There is nothing to disagree about, except perhaps the inference that there will be some “cost” to a broadcaster wanting to expand his services by using a better transmission standard. OK, so one might need to buy a new digital modulator and a more efficient video encoder. So what. This capital equipment expense doesn’t even move the needle in comparison to day-to-day operating overhead for any commercial TV station. Nothing else at the transmission facility needs to change. Every IOT amplifier is inherently compatible with every emission standard as is the rest of the broadcast chain. WHDT could be offering advanced services by the end of the week if the government would simply step out of the way and allow broadcasters to run their business the way that the market demands. The fact that OTA delivery is a minor part of each broadcaster’s delivery system provides the very opportunity to move quickly to correct mistakes of the past. The fundamental ideas to focus on are multipath-tolerant RF delivery to 1 m AGL (not 10 m AGL), vertical and horizontal RF transmission modes, and in some instances where terrain is a controlling factor, multiple on-channel transmitters. So where’s the barrier? Certainly any broadcast engineer would find the task amusing simple and straightforward – at least in comparison to the myriad of FCC compliance, over-regulation, and meaningless paperwork which every TV station operator must put up with every month.

Peter Grewar says:

February 7, 2013 at 10:16 pm

One thing to watch out for when comparing television broadcasting with mobile services is that wireless companies for the most part subsidize the frequent update of their customers’ devices. This allows for a continual evolution of standards as the typical customer will be upgraded every few years without paying a big chunk of money up front.

But who is going to subsidize the upgrade of the viewers’ television receivers? As a free, non-subscription service, there is no model to cover the cost of regular upgrades. And viewers who are forced to replace televisions constantly as a result of technology updates are more likely to just abandon broadcast television permanently rather than pay for continual upgrades.

    David Adams says:

    February 8, 2013 at 4:35 pm

    It is true that carriers control the supply of devices, and they use device subsidies in part to manage what they have to provide at the network level. But the upgrade cycle across almost all electronic devices today is getting shorter and shorter. Computers, game consoles, tablets, etc are all upgraded regularly with no subscription model, because they incorporate new technologies that provide a better experience. Yes, broadcasters will need to find a way to transition gracefully, and that means in most cases broadcasting in two different standards simultaneously. I think that should be considered when we talk about repacking. I don’t think anyone should be forced to buy a new television, any ore than they should be forced to upgrade their computers. But they also shouldn’t be denied the benefits of better computers until everyone is ready to upgrade! If we had an all-or-nothing model for computers we’d all be using WIndows 3.1 and 386 processors. A model that permits ongoing introduction of new technology and service enhancements enfranchises vastly more people than it would ever disenfranchise.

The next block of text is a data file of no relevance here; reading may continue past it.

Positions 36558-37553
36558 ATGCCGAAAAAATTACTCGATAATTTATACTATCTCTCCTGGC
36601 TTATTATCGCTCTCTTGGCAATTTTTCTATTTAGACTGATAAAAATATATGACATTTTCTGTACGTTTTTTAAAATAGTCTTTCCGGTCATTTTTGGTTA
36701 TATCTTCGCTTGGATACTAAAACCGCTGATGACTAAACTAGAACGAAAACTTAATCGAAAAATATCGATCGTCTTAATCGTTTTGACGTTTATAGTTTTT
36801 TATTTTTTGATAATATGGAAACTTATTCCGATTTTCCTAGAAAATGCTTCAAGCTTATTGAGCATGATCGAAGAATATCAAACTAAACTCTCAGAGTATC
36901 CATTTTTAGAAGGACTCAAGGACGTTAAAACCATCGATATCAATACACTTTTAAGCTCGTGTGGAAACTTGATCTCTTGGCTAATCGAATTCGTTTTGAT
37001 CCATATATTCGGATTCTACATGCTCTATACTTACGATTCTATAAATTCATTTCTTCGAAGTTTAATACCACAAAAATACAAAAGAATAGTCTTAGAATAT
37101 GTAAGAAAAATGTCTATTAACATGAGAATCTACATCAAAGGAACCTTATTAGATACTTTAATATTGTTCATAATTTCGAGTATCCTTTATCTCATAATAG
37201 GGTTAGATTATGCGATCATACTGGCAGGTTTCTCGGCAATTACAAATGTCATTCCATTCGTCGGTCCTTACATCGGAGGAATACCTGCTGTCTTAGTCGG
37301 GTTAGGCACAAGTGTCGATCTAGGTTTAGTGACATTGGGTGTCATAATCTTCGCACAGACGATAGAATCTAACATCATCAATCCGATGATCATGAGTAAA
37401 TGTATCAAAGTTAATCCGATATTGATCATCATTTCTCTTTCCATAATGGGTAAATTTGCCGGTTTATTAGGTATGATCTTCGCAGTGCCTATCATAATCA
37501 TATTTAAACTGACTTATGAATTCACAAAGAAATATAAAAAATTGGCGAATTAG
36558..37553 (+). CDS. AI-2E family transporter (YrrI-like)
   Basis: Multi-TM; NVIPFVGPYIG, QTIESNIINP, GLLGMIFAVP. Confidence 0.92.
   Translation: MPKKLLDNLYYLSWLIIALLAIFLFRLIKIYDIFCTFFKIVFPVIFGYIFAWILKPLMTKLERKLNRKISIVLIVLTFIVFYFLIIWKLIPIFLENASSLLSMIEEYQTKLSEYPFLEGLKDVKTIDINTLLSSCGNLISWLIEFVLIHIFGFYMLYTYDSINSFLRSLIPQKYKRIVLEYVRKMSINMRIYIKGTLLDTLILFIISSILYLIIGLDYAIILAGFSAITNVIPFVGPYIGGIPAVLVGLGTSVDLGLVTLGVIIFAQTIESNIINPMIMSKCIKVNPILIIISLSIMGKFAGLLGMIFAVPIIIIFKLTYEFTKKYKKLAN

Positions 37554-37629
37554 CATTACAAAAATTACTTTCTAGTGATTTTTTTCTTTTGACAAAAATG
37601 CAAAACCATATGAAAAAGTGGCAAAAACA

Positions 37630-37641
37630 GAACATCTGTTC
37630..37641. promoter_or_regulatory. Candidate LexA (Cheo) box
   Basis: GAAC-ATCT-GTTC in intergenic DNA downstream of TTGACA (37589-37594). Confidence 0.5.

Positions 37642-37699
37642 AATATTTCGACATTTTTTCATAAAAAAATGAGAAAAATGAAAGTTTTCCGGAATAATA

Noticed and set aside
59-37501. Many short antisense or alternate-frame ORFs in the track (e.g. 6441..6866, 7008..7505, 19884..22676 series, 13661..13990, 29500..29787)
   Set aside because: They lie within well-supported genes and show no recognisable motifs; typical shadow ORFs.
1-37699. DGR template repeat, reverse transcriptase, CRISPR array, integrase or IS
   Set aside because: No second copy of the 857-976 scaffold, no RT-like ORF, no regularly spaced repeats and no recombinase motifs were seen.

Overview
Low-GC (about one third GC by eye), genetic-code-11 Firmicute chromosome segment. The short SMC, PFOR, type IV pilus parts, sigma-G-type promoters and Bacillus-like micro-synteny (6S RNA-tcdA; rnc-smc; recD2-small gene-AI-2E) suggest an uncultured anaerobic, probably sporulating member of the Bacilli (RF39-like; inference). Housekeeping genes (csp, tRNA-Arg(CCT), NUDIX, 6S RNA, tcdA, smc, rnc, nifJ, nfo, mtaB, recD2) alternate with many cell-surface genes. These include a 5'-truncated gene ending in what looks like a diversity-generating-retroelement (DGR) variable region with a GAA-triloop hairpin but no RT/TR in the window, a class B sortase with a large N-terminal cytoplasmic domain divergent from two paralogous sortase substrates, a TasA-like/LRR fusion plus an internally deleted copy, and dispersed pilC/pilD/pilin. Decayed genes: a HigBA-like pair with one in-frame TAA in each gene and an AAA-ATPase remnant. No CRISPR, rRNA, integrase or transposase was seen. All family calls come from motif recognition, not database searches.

Adam Causey says:

February 11, 2013 at 8:51 am

This digital conversion was a perfect time to restore Channel 1, as all the channels are aliased, anyway. But no….

Maxx Kauffman says:

February 12, 2013 at 3:28 pm

Yes, keep broadcast – but maybe reduce the number of station, letting multiple owners use the subchannels of one particular station. Instead of station A, B and C, have the three combine to own the physical apparatus – the transmitter and tower – and each station take a spot on the channel as one of the subchannels. We’re seeing many smaller markets putting multiple “major” networks on their subchannels – say, CBS on .1, Fox on .2, etc. Why not let separate owners sell and promote those “stations” on one transmitter?

Thomas Herwitz says:

February 14, 2013 at 5:20 pm

Any station that is currently making use of their subchannels (as mine is) would get screwed by frequency sharing. If all of this hoo-hah is just to make local TV “mobile-friendly,” do the smart thing and make a deal with Aereo. They are filling the gap that 8VSB left wide open, and doing so with existing tech and infrastructure. Then when and if full-coverage WiFi comes along, we all have access to local stations with no proprietary equipment to buy – in fact, the TV stations won’t have to do *anything.*